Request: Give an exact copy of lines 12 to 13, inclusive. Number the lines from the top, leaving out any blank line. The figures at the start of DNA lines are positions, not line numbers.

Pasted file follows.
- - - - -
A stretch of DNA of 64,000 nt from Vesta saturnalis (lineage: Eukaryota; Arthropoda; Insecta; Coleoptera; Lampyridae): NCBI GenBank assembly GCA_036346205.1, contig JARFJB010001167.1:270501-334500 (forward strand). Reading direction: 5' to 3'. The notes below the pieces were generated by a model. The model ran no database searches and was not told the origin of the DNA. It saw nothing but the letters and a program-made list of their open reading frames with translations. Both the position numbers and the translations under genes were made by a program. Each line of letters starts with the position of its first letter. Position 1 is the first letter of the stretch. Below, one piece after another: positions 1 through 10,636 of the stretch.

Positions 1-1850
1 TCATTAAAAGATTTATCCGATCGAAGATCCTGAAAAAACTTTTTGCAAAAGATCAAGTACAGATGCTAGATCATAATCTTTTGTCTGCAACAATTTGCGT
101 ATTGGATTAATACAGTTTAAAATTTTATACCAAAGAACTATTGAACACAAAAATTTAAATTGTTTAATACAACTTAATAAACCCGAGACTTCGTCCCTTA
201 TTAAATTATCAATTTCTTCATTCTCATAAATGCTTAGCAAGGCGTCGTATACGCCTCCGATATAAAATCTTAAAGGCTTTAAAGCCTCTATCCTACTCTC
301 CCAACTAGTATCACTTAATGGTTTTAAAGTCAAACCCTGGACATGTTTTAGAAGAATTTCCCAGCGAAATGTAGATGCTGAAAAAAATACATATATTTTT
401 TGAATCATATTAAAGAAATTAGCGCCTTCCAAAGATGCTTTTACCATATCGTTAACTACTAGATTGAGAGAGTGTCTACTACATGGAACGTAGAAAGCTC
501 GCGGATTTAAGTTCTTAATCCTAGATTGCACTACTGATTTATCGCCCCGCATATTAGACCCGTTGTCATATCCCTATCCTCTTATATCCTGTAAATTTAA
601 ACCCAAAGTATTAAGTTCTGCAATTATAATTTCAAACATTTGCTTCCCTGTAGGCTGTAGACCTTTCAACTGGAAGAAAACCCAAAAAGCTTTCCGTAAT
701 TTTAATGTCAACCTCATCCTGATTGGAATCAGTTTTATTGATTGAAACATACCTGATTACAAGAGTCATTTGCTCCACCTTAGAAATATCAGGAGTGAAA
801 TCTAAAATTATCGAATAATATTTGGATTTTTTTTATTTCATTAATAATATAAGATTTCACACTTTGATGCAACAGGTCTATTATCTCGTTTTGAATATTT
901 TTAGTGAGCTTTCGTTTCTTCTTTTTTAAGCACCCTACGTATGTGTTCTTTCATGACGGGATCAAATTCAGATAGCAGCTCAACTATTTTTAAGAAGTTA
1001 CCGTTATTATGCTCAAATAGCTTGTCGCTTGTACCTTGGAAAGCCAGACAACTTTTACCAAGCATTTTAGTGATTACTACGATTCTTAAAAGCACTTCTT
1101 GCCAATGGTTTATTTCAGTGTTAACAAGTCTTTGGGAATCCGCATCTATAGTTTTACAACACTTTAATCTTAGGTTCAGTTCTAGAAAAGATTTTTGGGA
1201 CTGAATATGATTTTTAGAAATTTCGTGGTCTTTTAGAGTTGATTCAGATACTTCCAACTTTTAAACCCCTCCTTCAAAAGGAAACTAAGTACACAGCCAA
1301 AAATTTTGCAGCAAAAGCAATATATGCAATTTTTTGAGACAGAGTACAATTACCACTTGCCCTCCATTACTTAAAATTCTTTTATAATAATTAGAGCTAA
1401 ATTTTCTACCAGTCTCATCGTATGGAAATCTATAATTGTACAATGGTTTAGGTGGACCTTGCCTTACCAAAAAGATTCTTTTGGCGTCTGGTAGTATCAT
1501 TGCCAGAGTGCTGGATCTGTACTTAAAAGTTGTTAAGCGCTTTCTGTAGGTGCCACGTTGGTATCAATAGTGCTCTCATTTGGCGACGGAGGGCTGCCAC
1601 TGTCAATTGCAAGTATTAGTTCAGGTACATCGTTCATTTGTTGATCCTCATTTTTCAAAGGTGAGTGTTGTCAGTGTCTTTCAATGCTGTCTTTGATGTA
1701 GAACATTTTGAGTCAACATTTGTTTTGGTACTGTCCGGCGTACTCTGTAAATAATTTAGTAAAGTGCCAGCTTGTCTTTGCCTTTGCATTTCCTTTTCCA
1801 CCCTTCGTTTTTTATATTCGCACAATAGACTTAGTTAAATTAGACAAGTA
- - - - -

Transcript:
901 TTAGTGAGCTTTCGTTTCTTCTTTTTTAAGCACCCTACGTATGTGTTCTTTCATGACGGGATCAAATTCAGATAGCAGCTCAACTATTTTTAAGAAGTTA
1001 CCGTTATTATGCTCAAATAGCTTGTCGCTTGTACCTTGGAAAGCCAGACAACTTTTACCAAGCATTTTAGTGATTACTACGATTCTTAAAAGCACTTCTT